In 2005, Ohio State University researchers reported that older people who exercised regularly were more likely to maintain the mental acuity they needed to do everyday tasks like follow a recipe and keep track of the pills they take. Some of the recommended mental activities for older people included crossword puzzles, trivia games, Scrabble, card games, and projects, such as fixing appliances and cooking.
Rather than getting frustrated with the changes in the speed and mental agility of older people, challenge them to think and help you. Reframing your interactions with the goal of helping the older person feel confident and capable (remember the effectiveness of active intentions) will help her become healthier rather than feeling her age.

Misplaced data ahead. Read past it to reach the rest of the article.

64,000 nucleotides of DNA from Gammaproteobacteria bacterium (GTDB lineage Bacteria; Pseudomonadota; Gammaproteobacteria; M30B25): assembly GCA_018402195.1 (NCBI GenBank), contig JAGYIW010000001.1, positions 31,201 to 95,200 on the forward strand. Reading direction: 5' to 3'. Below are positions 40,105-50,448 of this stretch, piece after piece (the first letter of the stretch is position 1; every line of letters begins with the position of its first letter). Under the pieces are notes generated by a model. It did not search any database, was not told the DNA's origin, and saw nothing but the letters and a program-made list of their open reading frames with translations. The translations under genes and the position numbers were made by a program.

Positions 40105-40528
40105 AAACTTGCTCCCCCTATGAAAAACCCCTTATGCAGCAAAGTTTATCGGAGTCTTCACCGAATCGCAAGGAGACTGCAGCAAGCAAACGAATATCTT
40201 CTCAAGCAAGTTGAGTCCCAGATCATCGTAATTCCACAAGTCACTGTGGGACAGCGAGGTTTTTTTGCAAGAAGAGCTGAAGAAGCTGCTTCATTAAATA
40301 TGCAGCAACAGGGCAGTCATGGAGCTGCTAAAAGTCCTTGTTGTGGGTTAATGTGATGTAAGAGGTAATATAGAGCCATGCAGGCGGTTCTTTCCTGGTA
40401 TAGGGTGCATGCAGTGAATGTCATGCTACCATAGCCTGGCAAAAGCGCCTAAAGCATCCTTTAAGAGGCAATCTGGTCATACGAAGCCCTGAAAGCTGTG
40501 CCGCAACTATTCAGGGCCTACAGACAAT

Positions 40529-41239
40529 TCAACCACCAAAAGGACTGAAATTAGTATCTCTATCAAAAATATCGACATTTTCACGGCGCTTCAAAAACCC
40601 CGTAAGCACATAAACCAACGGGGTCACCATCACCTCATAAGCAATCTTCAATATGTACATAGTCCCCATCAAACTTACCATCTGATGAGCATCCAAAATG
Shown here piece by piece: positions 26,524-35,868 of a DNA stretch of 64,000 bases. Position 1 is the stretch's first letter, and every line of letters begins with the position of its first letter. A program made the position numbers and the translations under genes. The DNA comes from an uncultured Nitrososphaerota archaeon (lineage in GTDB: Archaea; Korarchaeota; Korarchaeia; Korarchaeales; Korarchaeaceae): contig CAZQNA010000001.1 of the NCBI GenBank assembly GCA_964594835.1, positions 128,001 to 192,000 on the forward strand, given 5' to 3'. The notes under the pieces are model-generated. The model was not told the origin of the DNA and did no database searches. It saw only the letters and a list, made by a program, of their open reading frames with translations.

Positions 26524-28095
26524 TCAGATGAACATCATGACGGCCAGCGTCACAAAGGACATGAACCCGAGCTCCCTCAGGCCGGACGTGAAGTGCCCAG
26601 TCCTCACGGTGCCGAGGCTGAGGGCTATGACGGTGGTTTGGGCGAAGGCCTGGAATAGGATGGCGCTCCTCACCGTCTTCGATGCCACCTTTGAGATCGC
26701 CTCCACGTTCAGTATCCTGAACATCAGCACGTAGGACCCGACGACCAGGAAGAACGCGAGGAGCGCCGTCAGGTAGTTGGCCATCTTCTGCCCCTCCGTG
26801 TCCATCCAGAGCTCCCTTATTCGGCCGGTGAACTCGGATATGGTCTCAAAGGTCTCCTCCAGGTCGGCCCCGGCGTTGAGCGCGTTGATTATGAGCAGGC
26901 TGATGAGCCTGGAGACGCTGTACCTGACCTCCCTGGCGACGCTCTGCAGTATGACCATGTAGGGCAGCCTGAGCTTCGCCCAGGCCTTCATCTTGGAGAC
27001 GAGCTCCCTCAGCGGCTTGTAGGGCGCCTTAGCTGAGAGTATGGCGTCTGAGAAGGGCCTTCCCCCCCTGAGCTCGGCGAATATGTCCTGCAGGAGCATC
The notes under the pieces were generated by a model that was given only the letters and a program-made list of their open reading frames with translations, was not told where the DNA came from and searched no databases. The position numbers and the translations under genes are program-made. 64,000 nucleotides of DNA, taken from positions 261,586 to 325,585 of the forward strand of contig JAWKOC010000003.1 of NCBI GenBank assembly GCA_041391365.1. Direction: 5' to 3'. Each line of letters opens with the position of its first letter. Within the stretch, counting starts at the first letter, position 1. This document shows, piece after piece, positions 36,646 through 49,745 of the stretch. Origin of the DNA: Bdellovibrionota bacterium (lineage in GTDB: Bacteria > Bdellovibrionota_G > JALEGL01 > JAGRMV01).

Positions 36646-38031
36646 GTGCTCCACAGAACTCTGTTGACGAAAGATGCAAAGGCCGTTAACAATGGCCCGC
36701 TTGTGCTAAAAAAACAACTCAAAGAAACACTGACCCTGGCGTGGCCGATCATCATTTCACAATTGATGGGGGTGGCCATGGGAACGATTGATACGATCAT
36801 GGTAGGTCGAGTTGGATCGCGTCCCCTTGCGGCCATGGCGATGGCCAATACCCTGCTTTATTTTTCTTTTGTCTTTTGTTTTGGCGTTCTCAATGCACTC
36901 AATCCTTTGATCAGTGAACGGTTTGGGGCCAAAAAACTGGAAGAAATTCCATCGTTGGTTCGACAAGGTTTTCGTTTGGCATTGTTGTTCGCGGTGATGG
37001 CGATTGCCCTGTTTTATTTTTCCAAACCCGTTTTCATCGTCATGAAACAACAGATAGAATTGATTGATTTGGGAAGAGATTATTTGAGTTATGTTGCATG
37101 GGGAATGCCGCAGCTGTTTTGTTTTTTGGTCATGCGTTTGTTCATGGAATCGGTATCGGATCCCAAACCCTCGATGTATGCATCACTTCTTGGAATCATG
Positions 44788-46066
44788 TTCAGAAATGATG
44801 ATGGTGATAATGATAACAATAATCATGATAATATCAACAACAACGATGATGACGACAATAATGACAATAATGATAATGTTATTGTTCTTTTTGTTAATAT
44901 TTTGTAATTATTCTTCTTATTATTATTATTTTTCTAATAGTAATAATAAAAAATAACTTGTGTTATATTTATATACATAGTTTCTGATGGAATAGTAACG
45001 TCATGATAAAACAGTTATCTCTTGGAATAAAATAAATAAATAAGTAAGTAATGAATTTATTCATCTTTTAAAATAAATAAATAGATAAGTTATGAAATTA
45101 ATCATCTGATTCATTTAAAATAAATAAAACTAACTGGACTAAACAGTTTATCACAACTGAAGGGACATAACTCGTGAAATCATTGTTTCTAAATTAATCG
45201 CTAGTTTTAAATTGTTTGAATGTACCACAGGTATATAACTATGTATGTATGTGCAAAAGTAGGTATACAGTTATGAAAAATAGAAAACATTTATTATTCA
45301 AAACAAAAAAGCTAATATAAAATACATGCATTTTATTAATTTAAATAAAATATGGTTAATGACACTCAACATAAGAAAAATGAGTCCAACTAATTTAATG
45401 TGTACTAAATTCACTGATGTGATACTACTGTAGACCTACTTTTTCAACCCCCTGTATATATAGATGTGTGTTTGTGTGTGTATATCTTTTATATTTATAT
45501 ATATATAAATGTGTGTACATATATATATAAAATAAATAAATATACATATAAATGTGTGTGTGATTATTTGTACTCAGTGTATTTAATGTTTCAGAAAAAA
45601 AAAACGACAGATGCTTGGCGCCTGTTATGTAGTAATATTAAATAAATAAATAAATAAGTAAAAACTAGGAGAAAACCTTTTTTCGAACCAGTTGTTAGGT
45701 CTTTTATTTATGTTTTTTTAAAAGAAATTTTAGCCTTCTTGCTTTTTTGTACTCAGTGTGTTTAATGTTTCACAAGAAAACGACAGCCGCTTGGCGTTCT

Remember, too, that mood disorders are a common, but often undiagnosed, problem in older people. Physical activity as well as relief from boredom can help prevent and cure the symptoms of depression, anxiety, grief, and insomnia that affect one in five older Americans.